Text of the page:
[via: http://caterina.net/wp-archives/39 ]

"1. Toska [Russian]: At deepest & most painful…sensation of great spiritual anguish, often w/out any specific cause. At less morbid levels…dull ache of soul, longing w/ nothing to long for…

2. Mamihlapinatapei [Yagan (indigenous to Tierra del Fuego]: wordless, yet meaningful look shared by two people who both desire to initiate something but are both reluctant to start

3. Jayus

4. Iktsuarpok [Inuit]: “To go outside to check if anyone is coming.”

5. Litost 6. Kyoikumama 7. Tartle 8. Ilunga 9. Prozvonit 10. Cafuné 11. Schadenfreude

12. Torschlusspanik [German]: means “gate-closing panic,” but…refers to “the fear of diminishing opportunities as one ages."

13. Wabi-Sabi 14. Dépaysement

15. Tingo [Pasquense]: “act of taking objects one desires from house of a friend by gradually borrowing all of them.”

16. Hyggelig 17. L'appel du vide 18. Ya'aburnee

19. Duende: “the mysterious power that a work of art has to deeply move a person.”

20. Saudade"
language  translation  culture  linguistics  words  hyggelig  duende  saudade  tingo  wabi-sabi  schadenfreude  Mamihlapinatapei  toska  litost  tartle  cafuné  portugués  portuguese  español  spanish  russian  german  french  danish  arabic  time  age  precision  art  glvo  scottish  japanese  czech  inuit  yagan  milankundera  vladmirnavakov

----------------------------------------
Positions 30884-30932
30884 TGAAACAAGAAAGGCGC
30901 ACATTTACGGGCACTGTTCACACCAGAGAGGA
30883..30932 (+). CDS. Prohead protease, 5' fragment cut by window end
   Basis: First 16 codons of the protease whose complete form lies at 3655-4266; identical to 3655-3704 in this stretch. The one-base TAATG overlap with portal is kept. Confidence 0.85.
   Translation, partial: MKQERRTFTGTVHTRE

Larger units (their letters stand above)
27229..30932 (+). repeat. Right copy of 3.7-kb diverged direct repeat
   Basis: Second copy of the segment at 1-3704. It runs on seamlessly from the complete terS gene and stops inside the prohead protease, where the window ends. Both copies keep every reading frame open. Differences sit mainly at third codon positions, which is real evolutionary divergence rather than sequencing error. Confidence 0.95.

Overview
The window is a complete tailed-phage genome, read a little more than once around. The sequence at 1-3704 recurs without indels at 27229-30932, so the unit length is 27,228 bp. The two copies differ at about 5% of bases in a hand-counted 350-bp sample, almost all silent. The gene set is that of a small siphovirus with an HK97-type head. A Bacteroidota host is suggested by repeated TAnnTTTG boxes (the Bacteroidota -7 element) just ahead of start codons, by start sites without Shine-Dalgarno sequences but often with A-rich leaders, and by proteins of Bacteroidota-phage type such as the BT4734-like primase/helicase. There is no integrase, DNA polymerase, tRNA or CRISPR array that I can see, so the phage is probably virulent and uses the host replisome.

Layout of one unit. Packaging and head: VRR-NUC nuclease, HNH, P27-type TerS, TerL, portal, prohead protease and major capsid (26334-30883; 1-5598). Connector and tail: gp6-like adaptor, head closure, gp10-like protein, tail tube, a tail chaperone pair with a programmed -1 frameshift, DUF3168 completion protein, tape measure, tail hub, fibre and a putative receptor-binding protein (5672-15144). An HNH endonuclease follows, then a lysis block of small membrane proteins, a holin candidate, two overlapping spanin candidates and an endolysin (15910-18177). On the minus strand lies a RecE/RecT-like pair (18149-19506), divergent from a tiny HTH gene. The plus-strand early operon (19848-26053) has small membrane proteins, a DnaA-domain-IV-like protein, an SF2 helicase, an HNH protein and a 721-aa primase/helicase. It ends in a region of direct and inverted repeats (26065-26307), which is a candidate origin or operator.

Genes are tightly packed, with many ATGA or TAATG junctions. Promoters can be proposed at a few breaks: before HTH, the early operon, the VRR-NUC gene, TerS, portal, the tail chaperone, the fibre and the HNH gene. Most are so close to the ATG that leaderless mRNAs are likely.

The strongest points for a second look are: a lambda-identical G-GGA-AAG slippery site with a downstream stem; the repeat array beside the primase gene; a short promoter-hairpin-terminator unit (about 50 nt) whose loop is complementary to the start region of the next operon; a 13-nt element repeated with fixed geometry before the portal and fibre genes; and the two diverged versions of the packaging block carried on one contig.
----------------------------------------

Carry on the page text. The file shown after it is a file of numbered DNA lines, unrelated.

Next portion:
december 2010 by robertogreco
Litotes - Wikipedia
"In rhetoric, litotes[1] is a figure of speech in which a certain statement is expressed by denying its opposite. For example, rather than merely saying that a person is attractive (or even very attractive), one might say they are "not unattractive".

Litotes is a form of understatement, always deliberate and with the intention of emphasis.[5] However, the interpretation of negation may depend on context, including cultural context. In speech, it may also depend on intonation and emphasis; for example, the phrase "not bad" can be said in such a way as to mean anything from "mediocre" to "excellent".

The use of litotes is common in English, Russian, German and French. They are features of Old English poetry and of the Icelandic sagas and are a means of much stoical restraint.[6]

George Orwell complained about overuse of the 'not un...' construction in his essay "Politics and the English Language"."
definition  language  words  rhetoric  speech  grammar  english  linguistics  litotes  opposites  understatement  enlish  russian  french  icelandic 
april 2010 by robertogreco
Petrushka - North Park - San Diego, CA
"Petrushka is an Eastern European restaurant that just opened a couple of doors down from Pomegranate (one of my favorite restaurants in SD.) The two restaurants are owned by the same people, but they are both unique in their own ways. I'd say Petrushka is more casual and down to earth, with comforting, delicious food and a great beer and wine selection. The staff treats you like family, and whether you're in a big group, on a date, or just by yourself, you'll leave with happiness in your heart!"
northpark  russian  restaurants  sandiego  food  local  easterneuropean  universityheights 
january 2010 by robertogreco